SITU Research and Amnesty International detail the Operation Siloé police attack against vigil in the city of Cali, Colombia
On February 25, PBI-Colombia tweeted: “Watch @amnesty and @situ_research reconstructed the May 3 massacre in Cali. Where the young Kevin Agudelo was murdered among others. The reconstruction shows the responsibility of the police in the events.”
This media release further explains: “An event reconstruction by SITU Research and Amnesty International details how Colombian security forces assaulted peaceful protesters in the Siloé neighbourhood of the city of Cali on 3 May.”
It adds: “[The Operation Siloé] joint incursion by members of the National Police, the Mobile Anti-Riot Squad (ESMAD) and the Special Operations Group of the Colombian National Police (GOES) targeted people taking part in a vigil at the La Glorieta roundabout in the Siloé neighbourhood.”
Three people, including Kevin Agudelo, died of gunshot wounds that evening.
Erika Guevara-Rosas of Amnesty International says: “We hope that the Attorney General’s Office will make advances in the investigation into the death of Kevin Agudelo and the other serious human rights violations committed during Operation Siloé.”
She further highlights: “If there is sufficient and admissible evidence against those suspected of criminal responsibility, [they should be brought] to justice in a fair trial before ordinary civilian courts. This is the first step towards building a Colombia where human rights are respected; it is imperative that impunity does not prevail for these serious crimes.”
The 6-minute video that reconstructs the events of May 3, 2021, can be seen here.
Helicopters used during Operation Siloé
Amnesty International’s Digital Verification Corps also confirmed the presence of two helicopters in the area during Operation Siloé.
Video: “Witness testimony and verified video evidence also confirms that around 9 pm two helicopters, allegedly belonging to the National Police, flew over the area and fired at demonstrators seeking refuge in houses in the neighbourhood.”
Canada sold Bell CH-135 helicopters to Colombia between 1998 to 2000 and Bell 212 helicopters to the Colombian military and police between 1994 to 1996. The Canadian Commercial Corporation, which facilitates such exports, does not conduct any follow-up to ensure Canadian-built equipment is not used to violate human rights.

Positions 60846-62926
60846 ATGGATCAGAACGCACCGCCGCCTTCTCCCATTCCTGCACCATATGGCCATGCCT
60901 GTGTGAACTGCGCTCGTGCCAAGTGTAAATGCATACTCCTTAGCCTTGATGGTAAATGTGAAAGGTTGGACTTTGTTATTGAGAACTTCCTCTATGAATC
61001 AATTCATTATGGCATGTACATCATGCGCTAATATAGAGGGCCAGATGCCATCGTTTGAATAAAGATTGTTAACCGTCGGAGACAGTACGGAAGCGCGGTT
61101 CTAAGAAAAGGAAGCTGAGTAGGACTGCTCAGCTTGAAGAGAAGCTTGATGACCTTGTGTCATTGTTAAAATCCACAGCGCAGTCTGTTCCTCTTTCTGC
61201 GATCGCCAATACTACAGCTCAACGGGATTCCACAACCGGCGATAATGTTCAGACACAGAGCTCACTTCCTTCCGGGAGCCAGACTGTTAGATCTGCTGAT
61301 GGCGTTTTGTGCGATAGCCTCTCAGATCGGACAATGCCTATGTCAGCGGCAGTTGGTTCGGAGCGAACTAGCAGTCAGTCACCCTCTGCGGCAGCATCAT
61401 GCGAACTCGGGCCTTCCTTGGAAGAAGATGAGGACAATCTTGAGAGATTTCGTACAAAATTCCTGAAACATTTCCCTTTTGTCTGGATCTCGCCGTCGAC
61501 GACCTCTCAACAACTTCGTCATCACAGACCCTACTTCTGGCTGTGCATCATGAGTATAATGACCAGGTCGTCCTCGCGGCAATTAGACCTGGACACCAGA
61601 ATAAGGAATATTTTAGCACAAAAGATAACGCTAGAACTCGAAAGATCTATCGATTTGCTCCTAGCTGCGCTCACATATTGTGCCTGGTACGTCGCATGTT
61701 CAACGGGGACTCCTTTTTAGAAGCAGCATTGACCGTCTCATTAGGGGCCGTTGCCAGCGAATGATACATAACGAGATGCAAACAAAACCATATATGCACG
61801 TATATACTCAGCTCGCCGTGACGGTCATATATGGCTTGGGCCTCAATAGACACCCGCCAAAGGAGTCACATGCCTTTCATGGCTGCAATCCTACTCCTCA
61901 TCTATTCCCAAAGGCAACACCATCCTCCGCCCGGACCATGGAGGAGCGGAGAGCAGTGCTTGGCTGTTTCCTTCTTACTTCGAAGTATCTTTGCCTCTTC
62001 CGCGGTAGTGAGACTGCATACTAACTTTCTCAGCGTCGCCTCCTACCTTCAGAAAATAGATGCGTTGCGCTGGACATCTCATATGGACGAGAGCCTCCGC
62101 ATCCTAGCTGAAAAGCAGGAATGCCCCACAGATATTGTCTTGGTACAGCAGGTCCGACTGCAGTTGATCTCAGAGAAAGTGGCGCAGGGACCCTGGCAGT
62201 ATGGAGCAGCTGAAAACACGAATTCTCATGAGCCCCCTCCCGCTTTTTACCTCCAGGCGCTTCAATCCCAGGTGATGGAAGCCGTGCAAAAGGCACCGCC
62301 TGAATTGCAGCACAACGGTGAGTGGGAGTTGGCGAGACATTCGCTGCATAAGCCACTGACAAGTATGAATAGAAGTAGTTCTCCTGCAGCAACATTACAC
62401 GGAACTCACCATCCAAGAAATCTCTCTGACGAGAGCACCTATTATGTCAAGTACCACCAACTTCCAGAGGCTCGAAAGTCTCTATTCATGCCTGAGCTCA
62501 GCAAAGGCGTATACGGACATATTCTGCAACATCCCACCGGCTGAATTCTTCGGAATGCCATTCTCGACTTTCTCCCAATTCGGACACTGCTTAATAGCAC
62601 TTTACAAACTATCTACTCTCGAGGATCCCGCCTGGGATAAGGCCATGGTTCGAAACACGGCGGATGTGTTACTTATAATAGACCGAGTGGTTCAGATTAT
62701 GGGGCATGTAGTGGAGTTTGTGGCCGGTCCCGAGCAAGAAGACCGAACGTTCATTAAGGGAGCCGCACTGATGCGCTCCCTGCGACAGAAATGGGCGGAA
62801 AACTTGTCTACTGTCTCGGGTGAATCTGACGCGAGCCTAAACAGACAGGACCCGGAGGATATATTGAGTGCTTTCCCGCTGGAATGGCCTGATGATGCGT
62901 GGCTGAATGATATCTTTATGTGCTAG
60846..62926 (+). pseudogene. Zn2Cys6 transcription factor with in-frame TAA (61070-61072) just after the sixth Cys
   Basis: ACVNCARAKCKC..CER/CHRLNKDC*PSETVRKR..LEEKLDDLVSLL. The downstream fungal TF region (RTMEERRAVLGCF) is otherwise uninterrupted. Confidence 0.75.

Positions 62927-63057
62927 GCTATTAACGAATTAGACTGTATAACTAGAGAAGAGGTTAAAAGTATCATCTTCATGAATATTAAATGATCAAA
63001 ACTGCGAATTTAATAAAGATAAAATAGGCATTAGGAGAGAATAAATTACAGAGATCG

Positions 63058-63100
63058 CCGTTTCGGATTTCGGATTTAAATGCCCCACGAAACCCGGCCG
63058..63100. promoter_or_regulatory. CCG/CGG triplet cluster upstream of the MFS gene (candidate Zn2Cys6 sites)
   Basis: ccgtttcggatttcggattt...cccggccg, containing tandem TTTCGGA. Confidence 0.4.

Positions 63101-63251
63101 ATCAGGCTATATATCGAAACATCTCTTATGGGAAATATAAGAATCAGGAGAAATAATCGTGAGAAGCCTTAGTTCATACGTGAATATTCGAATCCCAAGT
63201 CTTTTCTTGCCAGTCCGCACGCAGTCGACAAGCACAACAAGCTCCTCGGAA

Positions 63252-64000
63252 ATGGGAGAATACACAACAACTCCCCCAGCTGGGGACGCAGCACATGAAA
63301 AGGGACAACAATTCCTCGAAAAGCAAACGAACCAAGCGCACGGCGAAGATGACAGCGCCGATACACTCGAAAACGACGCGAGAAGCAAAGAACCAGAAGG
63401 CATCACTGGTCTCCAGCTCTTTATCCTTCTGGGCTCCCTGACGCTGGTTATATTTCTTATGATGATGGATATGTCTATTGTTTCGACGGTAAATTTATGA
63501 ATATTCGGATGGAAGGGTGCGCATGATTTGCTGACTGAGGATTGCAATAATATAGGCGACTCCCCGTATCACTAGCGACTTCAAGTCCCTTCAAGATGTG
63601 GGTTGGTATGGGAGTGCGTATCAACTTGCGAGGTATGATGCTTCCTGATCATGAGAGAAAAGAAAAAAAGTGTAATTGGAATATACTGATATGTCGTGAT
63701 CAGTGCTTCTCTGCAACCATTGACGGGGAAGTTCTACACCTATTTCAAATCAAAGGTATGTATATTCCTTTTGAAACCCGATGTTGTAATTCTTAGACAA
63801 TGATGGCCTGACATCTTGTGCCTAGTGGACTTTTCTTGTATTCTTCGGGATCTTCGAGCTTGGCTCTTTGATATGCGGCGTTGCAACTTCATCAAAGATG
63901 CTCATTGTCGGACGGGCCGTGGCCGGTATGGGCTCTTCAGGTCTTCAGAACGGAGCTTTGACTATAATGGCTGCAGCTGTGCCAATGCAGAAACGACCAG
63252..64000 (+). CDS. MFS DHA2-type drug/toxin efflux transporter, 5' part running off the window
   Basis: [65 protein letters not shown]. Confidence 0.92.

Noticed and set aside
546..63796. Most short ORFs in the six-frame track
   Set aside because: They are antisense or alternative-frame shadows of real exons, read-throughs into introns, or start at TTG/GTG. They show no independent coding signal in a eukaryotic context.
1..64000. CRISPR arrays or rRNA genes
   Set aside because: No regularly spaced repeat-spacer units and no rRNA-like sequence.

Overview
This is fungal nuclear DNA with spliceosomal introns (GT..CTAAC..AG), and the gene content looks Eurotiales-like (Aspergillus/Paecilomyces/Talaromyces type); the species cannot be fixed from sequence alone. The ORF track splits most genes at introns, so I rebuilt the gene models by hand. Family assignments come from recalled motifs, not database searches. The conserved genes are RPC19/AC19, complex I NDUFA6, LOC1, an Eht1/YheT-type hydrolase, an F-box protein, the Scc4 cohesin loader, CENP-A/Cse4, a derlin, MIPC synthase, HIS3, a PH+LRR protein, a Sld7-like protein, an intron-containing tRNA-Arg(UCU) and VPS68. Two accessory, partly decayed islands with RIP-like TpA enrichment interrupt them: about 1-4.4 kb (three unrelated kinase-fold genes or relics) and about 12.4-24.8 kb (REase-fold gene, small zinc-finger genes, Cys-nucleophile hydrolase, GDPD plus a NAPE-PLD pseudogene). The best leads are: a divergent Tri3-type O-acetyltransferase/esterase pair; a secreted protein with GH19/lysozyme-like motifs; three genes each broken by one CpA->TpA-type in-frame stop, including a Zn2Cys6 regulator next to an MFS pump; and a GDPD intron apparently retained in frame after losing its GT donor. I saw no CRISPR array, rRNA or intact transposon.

Bell 212 (UH-1H) helicopter. Photo by Paul Filmer.
PBI-Colombia meets with Embassy of Canada officials
On November 29, PBI-Colombia tweeted: “Today there was an important meeting with victims of police violence accompanied by @dhColombia with the diplomatic corps [including from Canada]. Victims expressed lack of progress in the processes and constant threats against them and requested impulses in their cases to avoid impunity.”
And on December 1, 2021, PBI-Colombia tweeted: “The Canadian embassy @CanadayColombia visits the office of @Nomadesc in Cali to talk about the causes of the protests and learn first-hand about cases of police violence. Nomadesc requested guarantees that Canada does not assist the Colombian police with equipment.”
Canada’s response to police violence in Colombia
On May 9, 2021, then-Foreign Affairs Minister Marc Garneau stated: “Canada condemns the violence, including the disproportionate use of force by security forces, and urges that the violence cease.”
That comment was quickly followed by: “We welcome the Government of Colombia’s commitment to fully investigate and hold accountable those who may be guilty of violating human rights during these events.”
By July 14, 2021, when Garneau met with Colombian Vice-President Marta Lucía Ramírez the readout from that call noted a more generic statement: “Minister Garneau emphasized Canada’s concerns regarding violence in Colombia, both in the context of social protests and against social leaders and ex-combatants working to implement peace.”
At that time, Garneau repeated his message calling “on Colombia to keep its commitment to fully investigate and hold anyone who has violated human rights to account for their actions.”
On October 26, 2021, Mélanie Joly replaced Marc Garneau as Canada’s Minister of Foreign Affairs. We look forward to her response to the call from Amnesty International for advances in the investigation into the death of Kevin Agudelo and other human rights violations during Operation Siloé.
Photo: Prime Minister Justin Trudeau meets with President Ivan Duque, November 2021.